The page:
As well as mythologising the past, populists mythologise the people. Those for whom they claim to speak are undifferentiated, homogeneous and inert. Populists have nothing but contempt for de Tocqueville’s insight that the ever-present threat of majority tyranny can be kept at bay only by a rich array of intermediate institutions, including townships, law courts and a free press, underpinned by the separation of powers.

For populists, the threat of majority tyranny is a phantom, invented by out-of-touch and craven elitists. Law courts that stand in the way of the unmediated popular will are “enemies of the people”, as the Daily Mail put it. There is no need to protect minorities against the tyranny of the majority: minorities are either part of the whole, in which case they don’t need protection, or self-excluded from it, in which case they don’t deserve to be protected.

Apparent differences of interest or value that cut across the body of the people, that divide the collective sovereign against itself, are products of elite manipulation or, in Thatcher’s notorious phrase, of “the enemy within”. For there is a strong paranoid streak in the populist mentality. Against the pure, virtuous people stand corrupt, privileged elites and sinister, conspiratorial subversives. The latter are forever plotting to do down the former.

Like pigs searching for truffles, populists search for subversives. Inevitably, they find what they are looking for. Joe McCarthy was one of the most squalid examples of the populist breed: for years, McCarthyism was a baneful presence in Hollywood, in American universities, newspaper offices and in the public service, ruining lives, restricting free expression and making it harder for the United States to win the trust of its European allies. The barrage of hatred and contempt that the tabloid press unleashed on opponents of Theresa May’s pursuit of a “hard” Brexit is another example. Her astounding claim that a mysterious entity known as “Brussels” was seeking to interfere in the British general election is a third.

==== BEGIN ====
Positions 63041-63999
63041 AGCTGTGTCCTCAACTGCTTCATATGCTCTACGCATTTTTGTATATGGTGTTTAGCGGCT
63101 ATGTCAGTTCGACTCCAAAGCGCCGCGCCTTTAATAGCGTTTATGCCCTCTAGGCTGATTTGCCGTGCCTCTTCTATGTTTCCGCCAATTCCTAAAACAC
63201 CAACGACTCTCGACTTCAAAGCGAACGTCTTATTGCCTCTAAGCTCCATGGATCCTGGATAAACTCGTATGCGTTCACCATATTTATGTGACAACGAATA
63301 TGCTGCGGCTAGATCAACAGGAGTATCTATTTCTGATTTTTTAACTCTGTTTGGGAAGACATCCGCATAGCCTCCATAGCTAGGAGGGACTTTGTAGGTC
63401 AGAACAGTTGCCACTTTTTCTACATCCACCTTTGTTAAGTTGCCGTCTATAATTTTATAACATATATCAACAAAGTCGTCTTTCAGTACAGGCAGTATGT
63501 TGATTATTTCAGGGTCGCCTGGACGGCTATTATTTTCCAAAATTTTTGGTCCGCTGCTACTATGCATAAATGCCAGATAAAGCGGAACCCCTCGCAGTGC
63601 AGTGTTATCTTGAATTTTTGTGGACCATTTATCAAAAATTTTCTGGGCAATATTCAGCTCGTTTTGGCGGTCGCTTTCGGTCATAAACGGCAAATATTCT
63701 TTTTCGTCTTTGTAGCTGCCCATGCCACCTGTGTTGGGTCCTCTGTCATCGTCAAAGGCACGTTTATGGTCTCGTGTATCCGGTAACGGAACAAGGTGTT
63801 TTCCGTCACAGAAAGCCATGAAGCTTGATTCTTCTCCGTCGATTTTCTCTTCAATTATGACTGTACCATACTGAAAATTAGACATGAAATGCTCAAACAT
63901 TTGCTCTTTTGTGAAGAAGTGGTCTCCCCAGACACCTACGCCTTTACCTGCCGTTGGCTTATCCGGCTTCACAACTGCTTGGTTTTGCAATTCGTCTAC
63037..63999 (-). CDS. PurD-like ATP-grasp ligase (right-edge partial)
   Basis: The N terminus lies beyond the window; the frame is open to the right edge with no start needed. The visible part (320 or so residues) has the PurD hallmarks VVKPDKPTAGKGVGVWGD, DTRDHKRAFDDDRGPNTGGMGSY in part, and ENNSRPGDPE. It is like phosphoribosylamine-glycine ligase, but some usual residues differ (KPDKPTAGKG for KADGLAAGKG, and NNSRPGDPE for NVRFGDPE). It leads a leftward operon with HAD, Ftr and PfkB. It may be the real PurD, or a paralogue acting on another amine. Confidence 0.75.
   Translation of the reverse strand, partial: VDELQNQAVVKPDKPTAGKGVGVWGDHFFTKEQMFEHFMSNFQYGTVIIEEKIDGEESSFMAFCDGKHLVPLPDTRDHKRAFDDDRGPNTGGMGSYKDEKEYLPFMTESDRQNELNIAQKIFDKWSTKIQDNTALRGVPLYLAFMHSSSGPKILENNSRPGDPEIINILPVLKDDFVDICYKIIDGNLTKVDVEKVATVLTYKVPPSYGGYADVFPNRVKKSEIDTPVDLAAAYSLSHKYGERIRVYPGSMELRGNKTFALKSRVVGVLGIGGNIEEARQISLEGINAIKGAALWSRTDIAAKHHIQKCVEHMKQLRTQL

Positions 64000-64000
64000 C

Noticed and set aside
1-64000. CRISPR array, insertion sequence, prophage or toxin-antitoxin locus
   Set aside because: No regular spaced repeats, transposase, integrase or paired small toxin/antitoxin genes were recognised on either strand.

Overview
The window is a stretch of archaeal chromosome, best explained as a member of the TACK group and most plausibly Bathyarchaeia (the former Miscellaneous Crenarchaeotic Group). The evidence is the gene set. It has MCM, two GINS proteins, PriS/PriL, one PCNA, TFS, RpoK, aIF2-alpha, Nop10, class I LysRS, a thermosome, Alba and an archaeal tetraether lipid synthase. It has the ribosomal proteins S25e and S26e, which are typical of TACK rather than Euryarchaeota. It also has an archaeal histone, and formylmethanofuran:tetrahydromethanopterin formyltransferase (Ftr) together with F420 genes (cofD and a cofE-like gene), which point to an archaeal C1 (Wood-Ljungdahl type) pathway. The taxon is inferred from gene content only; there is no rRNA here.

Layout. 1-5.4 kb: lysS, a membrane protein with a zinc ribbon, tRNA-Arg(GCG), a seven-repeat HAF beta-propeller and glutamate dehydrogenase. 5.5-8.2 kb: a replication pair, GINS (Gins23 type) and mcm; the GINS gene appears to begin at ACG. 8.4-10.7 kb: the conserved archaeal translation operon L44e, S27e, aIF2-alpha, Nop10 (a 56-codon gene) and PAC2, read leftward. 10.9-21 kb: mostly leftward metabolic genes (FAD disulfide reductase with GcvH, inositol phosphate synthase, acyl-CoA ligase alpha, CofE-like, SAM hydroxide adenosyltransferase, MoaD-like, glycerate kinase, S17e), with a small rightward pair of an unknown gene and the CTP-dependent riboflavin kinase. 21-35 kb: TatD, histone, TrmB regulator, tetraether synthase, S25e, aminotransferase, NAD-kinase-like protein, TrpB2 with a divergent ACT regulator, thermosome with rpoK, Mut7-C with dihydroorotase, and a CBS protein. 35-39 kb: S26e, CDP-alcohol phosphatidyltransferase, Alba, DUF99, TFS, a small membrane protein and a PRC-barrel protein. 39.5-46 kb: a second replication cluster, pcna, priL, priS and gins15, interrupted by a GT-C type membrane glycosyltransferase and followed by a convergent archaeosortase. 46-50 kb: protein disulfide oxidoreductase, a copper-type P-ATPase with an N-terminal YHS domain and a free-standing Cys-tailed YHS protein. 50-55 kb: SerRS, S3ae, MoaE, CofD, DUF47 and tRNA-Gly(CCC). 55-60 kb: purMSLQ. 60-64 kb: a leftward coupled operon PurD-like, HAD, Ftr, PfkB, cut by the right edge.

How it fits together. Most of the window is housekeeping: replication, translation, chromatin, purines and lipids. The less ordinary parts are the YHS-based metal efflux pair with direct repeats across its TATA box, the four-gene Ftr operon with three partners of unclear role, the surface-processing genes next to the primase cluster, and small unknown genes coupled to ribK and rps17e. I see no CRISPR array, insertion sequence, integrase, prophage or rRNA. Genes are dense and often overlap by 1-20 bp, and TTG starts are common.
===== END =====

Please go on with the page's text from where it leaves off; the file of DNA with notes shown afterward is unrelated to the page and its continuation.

As the Princeton political scientist Jan-Werner Müller argues, all of this strikes at the heart of democratic governance. Democracy depends on open debate, on dialogue between the bearers of different values, in which the protagonists learn from each other and from which they emerge as different people. For the Nobel laureate, philosopher and economist Amartya Sen, democracy is, above all, “public reasoning”; and that is impossible without social spaces in which reasoning can take place. Populism is singular; democracy is plural. The great question for non-populists is how to respond to the populist threat.

Two answers are in contention. The first is Theresa May’s. It amounts to appeasement. May’s purported reason for calling a snap general election was that the politicians were divided, whereas the people were united. It is hard to think of a better – or more frightening – summary of the spirit of populism. The second answer is Emmanuel Macron’s. For the moment, at least, he is astonishingly popular in France. More important, his victory over Le Pen has shown that, given intelligence, courage and generosity of spirit, the noxious populist tide can be resisted and, perhaps, turned back. 

David Marquand’s most recent book is “Mammon’s Kingdom”: an Essay on Britain Now” (Allen Lane)

This article first appeared in the 03 November 2016 issue of the New Statesman, The closing of the liberal mind